Is a Clash Brewing Between Two Cardinals over Divorce and Remarriage? 12 things to know and share [Akin]

jimmyakin.com/wp-content/uploads/cardinalrodriguez-218x300.jpgRecently one of the most prominent cardinals in the world made remarks regarding the head of the Vatican’s doctrinal office that could be taken as insulting.

The issue was receiving Communion following divorce and civil remarriage.

This kind of situation is a very rare event. We don’t normally see cardinals seeming to publicly take apparent swipes at each other.

The two involved in this case are Cardinal Rodriguez and soon-to-be Cardinal Muller.

Here are 12 things to know and share . . .

1) Who is Cardinal Rodriguez?

His full name is Oscar Andres Rodriguez Maradiaga.

He is the Cardinal Archbishop of Tegucigalpa, Honduras.

He is also the coordinator of the group of eight cardinals that Pope Francis has gathered to help advise him on reforming the Roman Curia.

This makes him one of the most prominent cardinals in the world.

2) Who is (soon-to-be) Cardinal Muller?

His full name is Gerhard Ludwig Muller.

He is currently an Archbishop, and he was appointed by Pope Benedict XVI to head the Congregation for the Doctrine of the Faith (CDF). He was subsequently confirmed in office by Pope Francis.

Recently, as expected, it was announced that he would be created a cardinal by Pope Francis on February 22.

Once that happens, he will also be one of the most prominent cardinals in the world.

3) What is the background to this situation?

For some time there have been calls—particularly in Germany—for a change in the Church’s discipline regarding Communion for those Catholics who have been divorced and civilly remarried.

Apart from extremely unusual circumstances, the Church requires Catholics to observe the Catholic form of marriage or get a dispensation from it, in order to be validly married.

For a Catholic to go to city hall and get married will not result in a valid marriage.

Consequently, the Church does not recognize the marriages of Catholics who have done this, and it must consequently regard them as living in a state of sexual sin (unless they are living as brother and sister).

This means that they are ineligible to receive Communion.

What should happen is this: Catholics who have obtained a civil divorce and who wish to remarry should pursue the annulment process to determine whether their original marriage was valid. If it is found to have been invalid, then they are free to remarry, provided they observe the Catholic form of marriage.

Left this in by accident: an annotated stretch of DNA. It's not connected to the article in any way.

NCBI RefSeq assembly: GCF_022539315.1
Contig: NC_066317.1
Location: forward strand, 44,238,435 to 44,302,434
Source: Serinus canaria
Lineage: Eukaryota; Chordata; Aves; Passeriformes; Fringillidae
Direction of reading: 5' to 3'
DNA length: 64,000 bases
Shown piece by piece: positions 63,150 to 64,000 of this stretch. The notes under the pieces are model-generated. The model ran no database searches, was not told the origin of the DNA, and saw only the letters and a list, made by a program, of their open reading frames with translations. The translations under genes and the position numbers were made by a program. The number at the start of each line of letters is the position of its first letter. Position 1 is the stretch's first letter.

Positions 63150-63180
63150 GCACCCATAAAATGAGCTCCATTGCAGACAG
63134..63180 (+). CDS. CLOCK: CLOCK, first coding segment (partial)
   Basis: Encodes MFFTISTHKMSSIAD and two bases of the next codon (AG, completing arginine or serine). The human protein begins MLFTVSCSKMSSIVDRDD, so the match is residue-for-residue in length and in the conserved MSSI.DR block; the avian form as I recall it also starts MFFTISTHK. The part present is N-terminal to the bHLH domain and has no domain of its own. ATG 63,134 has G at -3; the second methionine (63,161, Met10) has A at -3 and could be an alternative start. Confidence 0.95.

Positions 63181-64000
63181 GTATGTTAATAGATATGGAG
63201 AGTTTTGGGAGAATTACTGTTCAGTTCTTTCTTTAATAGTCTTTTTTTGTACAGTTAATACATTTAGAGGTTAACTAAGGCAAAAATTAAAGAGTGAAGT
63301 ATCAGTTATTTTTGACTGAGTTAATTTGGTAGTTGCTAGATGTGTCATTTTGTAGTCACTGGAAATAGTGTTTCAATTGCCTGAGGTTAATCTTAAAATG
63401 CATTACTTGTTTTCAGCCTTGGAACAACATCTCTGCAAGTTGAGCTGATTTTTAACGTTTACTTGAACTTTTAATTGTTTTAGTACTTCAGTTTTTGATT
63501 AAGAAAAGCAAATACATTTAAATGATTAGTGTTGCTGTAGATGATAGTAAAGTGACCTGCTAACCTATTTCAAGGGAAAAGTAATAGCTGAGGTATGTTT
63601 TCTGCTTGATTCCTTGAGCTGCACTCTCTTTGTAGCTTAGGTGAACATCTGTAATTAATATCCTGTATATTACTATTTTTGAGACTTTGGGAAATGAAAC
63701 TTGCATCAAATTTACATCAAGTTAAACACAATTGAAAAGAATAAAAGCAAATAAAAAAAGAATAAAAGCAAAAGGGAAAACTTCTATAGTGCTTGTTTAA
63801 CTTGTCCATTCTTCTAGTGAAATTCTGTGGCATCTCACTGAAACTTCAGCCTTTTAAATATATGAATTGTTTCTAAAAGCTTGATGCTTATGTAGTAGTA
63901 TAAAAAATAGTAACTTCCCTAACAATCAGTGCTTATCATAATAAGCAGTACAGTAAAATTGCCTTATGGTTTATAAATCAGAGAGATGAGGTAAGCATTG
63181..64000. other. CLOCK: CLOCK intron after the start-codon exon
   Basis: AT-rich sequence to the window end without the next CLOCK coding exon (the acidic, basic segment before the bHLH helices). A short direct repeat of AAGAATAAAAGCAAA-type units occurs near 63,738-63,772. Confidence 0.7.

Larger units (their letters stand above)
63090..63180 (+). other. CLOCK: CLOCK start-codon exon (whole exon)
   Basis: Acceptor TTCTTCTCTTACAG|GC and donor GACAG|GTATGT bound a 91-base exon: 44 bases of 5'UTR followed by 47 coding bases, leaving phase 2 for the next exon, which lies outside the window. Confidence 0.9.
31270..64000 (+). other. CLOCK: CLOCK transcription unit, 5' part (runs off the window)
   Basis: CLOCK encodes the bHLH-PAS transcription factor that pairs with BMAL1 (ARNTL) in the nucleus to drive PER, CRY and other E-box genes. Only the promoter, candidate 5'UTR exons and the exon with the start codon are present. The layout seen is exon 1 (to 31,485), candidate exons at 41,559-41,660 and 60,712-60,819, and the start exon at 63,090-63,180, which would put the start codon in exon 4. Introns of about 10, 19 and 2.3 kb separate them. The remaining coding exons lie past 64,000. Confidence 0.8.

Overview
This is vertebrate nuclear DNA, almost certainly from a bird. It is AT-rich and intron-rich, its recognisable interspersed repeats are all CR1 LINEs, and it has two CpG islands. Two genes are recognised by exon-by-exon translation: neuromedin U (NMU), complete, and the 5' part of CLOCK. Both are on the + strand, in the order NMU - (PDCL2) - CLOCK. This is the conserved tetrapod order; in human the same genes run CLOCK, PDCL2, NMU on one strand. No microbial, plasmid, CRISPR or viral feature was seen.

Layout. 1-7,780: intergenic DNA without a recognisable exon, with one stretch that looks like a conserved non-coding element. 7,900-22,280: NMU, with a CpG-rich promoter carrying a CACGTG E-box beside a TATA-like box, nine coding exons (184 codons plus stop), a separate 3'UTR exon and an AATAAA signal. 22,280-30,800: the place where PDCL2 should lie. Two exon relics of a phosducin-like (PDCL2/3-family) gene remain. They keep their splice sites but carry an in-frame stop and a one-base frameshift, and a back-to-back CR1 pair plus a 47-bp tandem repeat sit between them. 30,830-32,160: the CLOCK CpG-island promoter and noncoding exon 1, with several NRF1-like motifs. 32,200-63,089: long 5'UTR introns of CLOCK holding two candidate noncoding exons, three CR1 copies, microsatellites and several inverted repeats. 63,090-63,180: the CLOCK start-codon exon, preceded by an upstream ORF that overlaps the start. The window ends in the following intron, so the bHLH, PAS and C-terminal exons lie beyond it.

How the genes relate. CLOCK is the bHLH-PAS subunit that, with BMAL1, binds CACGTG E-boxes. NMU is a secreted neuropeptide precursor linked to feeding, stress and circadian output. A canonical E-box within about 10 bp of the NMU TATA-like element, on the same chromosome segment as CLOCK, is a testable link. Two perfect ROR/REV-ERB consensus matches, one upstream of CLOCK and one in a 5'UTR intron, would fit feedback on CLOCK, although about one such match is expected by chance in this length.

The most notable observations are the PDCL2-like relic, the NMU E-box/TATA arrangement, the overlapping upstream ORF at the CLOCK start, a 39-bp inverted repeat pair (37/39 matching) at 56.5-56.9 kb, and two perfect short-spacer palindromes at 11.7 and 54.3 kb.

The annulment process exists because Christ was very firm on the permanence of marriage: “What God has joined together, let no man put asunder.” He went so far as to say that those who divorce and remarry commit ongoing adultery against their first spouse.

Adultery is a grave sin, and so it makes one ineligible for Communion.

In response to calls for a change of the Church’s discipline on this point, Archbishop Muller published an article—first in a German-language publication and later in the Vatican newspaper, L’Osservatore Romano, defending and explaining the Church’s position.

You can read it online in English, here.

4) How did Cardinal Rodriguez get involved?

He was being interviewed by the German newspaper Kölner Stadt-Anzeiger.

You can read the full interview in German here.

During the course of the discussion, the interviewer alluded to Archbishop Muller’s article.

It was at this point that Cardinal Rodriguez made the remarks that raised eyebrows.

5) What did Cardinal Rodriguez say?

KEEP READING.

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First, let me say I may be biased. I married a Catholic man civilly because neither of us were practicing Christianity at the time. I was previously married, also civilly, and divorced. After 20 years away from the Church and 10 years marriage, my husband came back to the Church and I came with him, bringing my oldest two from my first marriage. The child from my current marriage is unwilling to come. We’re working on him.

Due to the circumstances surrounding my first marriage, before and after the courthouse ceremony, my husband and I are certain it was not a valid marriage. Our priest agrees after reading through my annulment application and a lengthy interview. Once the annulment is complete, we will convalidate our marriage and I will be able to be fully received into the Church. Until then, I am in RCIA. My husband was never Confirmed and is also in RCIA awaiting my annulment so that he can be Confirmed.

I strongly favor priest assisted examination of conscience when it comes to receiving the Eucharist. While I understand the Church’s position, I would hope the Church would understand mine.

The annulment process is very long and involved. While I know that the Church has a heavy responsibility to make the correct determination, I do believe this process could be sped up a bit. While waiting many months/years for the process to be to complete there are Catholics and Catholic wannabe’s spiritually suffering and unable to receive the needed grace of the sacrament. At a time when we are struggling and need Jesus and the Church the most, we are told we cannot have what we need.

If the Church allowed us to go to our priests and/or a canon lawyer and have a decision made on a case by case basis those who were in invalid marriages and have civilly remarried would be able to receive until the annulment process was complete and they become able to move forward to convalidation and/or full reception into the Church.

I hope the Cardinals have a lively debate, truly understand and appreciate where the other guy is coming from, and that they forget and forgive anything offensive or hurtful that has been said.

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